This feels like probably the sturdiest guitar I've ever owned. It's heavy and well balanced, and not a knob or screw feels loose or out of place. The finish seems almost bullet proof. No rattles, buzzes or undesired sounds whatsoever come out of this guitar. Everything on this guitar feels and looks tight and polished. I'm not a professional musician, so I've never played this guitar live. However, I can't see why this axe couldn't withstand regular gigging. If my past history with Gibsons means anything, I expect this to last a very long time.

Overall Impression — 6
The Midtown Custom is a good guitar, but not a great one. If it weren't for its stunning looks and feel, I would sell mine, because the sound leaves a lot to be desired. My biggest problem with it is that it doesn't know what it wants to be. Is it meant for jazz guitarists? It looks like a jazz box, but it has no depth to its sound, and the sound is too thin for most jazz playing. Is it a blues axe? Maybe, but an ES-335 sounds much better. This leaves me with the conclusion that Gibson made this guitar for rock or metal guitarists who want to be able to say they have a semi-hollow body guitar in their arsenal. Those of you looking for a true semi-hollow or hollow bodied electric should skip this one.

18 comments sorted by best / new / date

    I wish there was a way I could edit my review, because I'd forgotten to comment about the Richlite fretboard, which seems to have caused a lot of controversies in other forums. I think the fretboard is great on the Midtown. The Richlite looks a lot like ebony, it adds a nice dark hue to the fretboard, and it feels smooth and soft to the touch. What's not to like? I would not hesitate to buy another guitar with Richlite. I think most of the dumb criticisms about this guitar having a fretboard made of recycled milk jugs and saw dust are from people who haven't spent any real time playing a guitar with a Richlite fretboard.
    Agreed 100%. I have a Martin X-series with a Richlite board and I think its just fine. As far as Gibson using it I think it's a great looking alternative to the baked maple boards they were trying on a few models.
    Well I don't play jazz but I love every thing bout this guitar, I'm going to change the pickups though but not cause i don't like them more cause i like gibson p94's better.....but it's true the guitar is nothing like a 335...but then again why compare?
    if you want a 335 then get one. this isn't a fair review because you are trying to make it something its not. it's a great guitar for hard rock and i think a relative bargain compared to the price of other gibsons.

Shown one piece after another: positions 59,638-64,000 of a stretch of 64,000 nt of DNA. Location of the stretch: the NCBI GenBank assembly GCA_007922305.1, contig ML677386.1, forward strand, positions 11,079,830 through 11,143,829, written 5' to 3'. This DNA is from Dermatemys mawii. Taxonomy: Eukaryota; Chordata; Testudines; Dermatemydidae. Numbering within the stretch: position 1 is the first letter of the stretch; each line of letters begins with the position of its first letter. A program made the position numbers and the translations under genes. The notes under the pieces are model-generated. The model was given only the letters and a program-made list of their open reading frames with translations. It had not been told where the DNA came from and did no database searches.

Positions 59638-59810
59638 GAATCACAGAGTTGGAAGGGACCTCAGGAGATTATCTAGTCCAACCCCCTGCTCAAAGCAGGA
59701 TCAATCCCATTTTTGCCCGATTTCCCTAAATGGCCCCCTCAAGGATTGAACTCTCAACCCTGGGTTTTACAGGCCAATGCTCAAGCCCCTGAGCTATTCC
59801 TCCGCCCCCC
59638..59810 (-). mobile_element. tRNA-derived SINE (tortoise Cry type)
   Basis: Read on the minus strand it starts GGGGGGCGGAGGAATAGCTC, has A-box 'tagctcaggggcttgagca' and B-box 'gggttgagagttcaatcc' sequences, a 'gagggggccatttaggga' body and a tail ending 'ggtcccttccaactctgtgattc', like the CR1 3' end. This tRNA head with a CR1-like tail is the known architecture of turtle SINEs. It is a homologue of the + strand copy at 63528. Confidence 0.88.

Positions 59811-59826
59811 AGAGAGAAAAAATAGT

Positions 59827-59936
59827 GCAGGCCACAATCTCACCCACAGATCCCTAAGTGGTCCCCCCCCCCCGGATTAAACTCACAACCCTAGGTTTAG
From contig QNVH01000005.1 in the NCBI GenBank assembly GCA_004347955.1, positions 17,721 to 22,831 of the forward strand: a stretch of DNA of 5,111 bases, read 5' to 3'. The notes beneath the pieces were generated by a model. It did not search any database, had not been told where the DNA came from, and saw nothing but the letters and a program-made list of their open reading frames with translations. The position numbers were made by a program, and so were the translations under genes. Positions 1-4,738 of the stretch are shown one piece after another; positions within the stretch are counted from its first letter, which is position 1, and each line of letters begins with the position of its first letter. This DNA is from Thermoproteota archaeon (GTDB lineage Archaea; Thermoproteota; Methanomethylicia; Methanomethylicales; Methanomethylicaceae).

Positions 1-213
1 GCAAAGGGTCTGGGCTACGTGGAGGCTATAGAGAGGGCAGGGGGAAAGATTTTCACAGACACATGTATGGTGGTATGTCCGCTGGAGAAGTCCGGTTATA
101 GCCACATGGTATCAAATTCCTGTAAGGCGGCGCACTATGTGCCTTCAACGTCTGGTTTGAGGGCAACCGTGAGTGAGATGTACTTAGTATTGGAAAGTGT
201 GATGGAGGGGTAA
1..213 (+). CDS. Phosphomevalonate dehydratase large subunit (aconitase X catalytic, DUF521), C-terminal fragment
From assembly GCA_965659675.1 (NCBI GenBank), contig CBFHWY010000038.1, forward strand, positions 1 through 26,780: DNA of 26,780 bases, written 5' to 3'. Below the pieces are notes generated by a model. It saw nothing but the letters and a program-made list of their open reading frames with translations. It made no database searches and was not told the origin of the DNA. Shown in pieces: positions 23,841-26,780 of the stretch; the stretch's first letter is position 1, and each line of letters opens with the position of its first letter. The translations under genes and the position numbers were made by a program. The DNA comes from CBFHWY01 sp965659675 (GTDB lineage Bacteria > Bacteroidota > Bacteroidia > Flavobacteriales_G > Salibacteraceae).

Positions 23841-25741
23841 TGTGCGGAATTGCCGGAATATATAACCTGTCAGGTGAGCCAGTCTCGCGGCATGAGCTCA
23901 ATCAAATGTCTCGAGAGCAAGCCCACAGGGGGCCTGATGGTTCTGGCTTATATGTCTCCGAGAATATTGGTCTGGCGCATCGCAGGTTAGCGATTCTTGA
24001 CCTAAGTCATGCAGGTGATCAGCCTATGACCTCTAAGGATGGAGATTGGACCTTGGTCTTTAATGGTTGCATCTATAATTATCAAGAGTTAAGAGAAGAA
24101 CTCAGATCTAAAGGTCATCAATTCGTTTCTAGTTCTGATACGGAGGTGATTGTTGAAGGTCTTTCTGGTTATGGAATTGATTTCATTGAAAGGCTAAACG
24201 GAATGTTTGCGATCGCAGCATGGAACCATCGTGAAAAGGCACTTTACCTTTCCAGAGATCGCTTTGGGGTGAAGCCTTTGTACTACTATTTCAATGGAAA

Well said. I haven't heard of this model until I saw this review so I looked it up for myself and it actually seems like a nice guitar. Not to mention like you say that price is very un-gibson like for a decent looking guitar from them nowadays.
    Some comparison to the 335 is inevitable, because Gibson itself calls the guitar a cross between a Les Paul and a 335, and their own publicity makes several comparisons of it to the 335. Plus, Gibson describes the Midtown Custom as having "a deep, rich resonance all its own." If it does, then I'm not hearing it on my Midtown. Again, it's not a bad guitar, but for my purposes, it doesn't quite live up to what I expected.
    I've had one for 2 years now. You're right. It's a rock guitar. That's what I use it for and get amazing sounds with it. You might have to touch the knobs on your amp but stuff s**t
    Reviews are completely subjective. If the reviewer was expecting to get something similar to ES335 and didn't get it and it didn't really work for what he was after, then it's pretty fair to give it lower ratings. I mean, if it leaves a lot to be desired, it doesn't deserve a higher rating. I think this was a good, honest review. But if you have a different point of view, you could post your own review. As I said, reviews are subjective. The rating depends on what the reviewer is expecting from the guitar and what the guitar actually has to offer. We have too many 10/10 reviews on this site. And it is good to compare this to other guitars. If it was advertised as a mix of Les Paul and ES335, I think it should also be compared to those guitars.